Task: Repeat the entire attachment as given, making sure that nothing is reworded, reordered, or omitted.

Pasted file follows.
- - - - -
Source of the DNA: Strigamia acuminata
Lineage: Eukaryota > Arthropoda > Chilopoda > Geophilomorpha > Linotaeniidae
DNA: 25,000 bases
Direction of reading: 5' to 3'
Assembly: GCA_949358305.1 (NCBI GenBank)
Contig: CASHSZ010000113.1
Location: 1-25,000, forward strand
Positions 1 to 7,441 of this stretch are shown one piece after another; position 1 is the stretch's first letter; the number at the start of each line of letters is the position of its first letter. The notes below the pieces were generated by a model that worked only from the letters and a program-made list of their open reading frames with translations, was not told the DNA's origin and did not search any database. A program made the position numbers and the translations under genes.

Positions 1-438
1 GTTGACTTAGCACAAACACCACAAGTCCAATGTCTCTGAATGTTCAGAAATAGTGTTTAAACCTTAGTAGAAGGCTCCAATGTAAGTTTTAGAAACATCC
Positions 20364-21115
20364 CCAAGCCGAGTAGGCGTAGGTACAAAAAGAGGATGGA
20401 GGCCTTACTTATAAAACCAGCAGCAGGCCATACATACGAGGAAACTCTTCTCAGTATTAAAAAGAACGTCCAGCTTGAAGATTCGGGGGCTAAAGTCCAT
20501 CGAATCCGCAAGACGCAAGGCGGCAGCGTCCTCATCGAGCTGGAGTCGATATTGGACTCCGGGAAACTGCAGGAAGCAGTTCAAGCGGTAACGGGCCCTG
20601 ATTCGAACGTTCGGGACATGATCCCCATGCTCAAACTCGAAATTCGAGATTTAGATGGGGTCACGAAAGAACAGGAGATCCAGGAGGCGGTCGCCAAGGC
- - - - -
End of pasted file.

Source of the DNA: Strigamia acuminata
Lineage: Eukaryota > Arthropoda > Chilopoda > Geophilomorpha > Linotaeniidae
DNA: 25,000 bases
Direction of reading: 5' to 3'
Assembly: GCA_949358305.1 (NCBI GenBank)
Contig: CASHSZ010000113.1
Location: 1-25,000, forward strand
Positions 1 to 7,441 of this stretch are shown one piece after another; position 1 is the stretch's first letter; the number at the start of each line of letters is the position of its first letter. The notes below the pieces were generated by a model that worked only from the letters and a program-made list of their open reading frames with translations, was not told the DNA's origin and did not search any database. A program made the position numbers and the translations under genes.

Positions 1-438
1 GTTGACTTAGCACAAACACCACAAGTCCAATGTCTCTGAATGTTCAGAAATAGTGTTTAAACCTTAGTAGAAGGCTCCAATGTAAGTTTTAGAAACATCC
Positions 20364-21115
20364 CCAAGCCGAGTAGGCGTAGGTACAAAAAGAGGATGGA
20401 GGCCTTACTTATAAAACCAGCAGCAGGCCATACATACGAGGAAACTCTTCTCAGTATTAAAAAGAACGTCCAGCTTGAAGATTCGGGGGCTAAAGTCCAT
20501 CGAATCCGCAAGACGCAAGGCGGCAGCGTCCTCATCGAGCTGGAGTCGATATTGGACTCCGGGAAACTGCAGGAAGCAGTTCAAGCGGTAACGGGCCCTG
20601 ATTCGAACGTTCGGGACATGATCCCCATGCTCAAACTCGAAATTCGAGATTTAGATGGGGTCACGAAAGAACAGGAGATCCAGGAGGCGGTCGCCAAGGC